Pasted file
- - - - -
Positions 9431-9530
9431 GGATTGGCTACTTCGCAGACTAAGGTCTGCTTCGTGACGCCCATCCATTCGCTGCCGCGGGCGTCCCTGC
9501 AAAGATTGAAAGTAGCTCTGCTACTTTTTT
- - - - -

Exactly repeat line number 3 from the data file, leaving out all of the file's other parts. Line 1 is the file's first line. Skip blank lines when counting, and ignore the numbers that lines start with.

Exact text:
9501 AAAGATTGAAAGTAGCTCTGCTACTTTTTT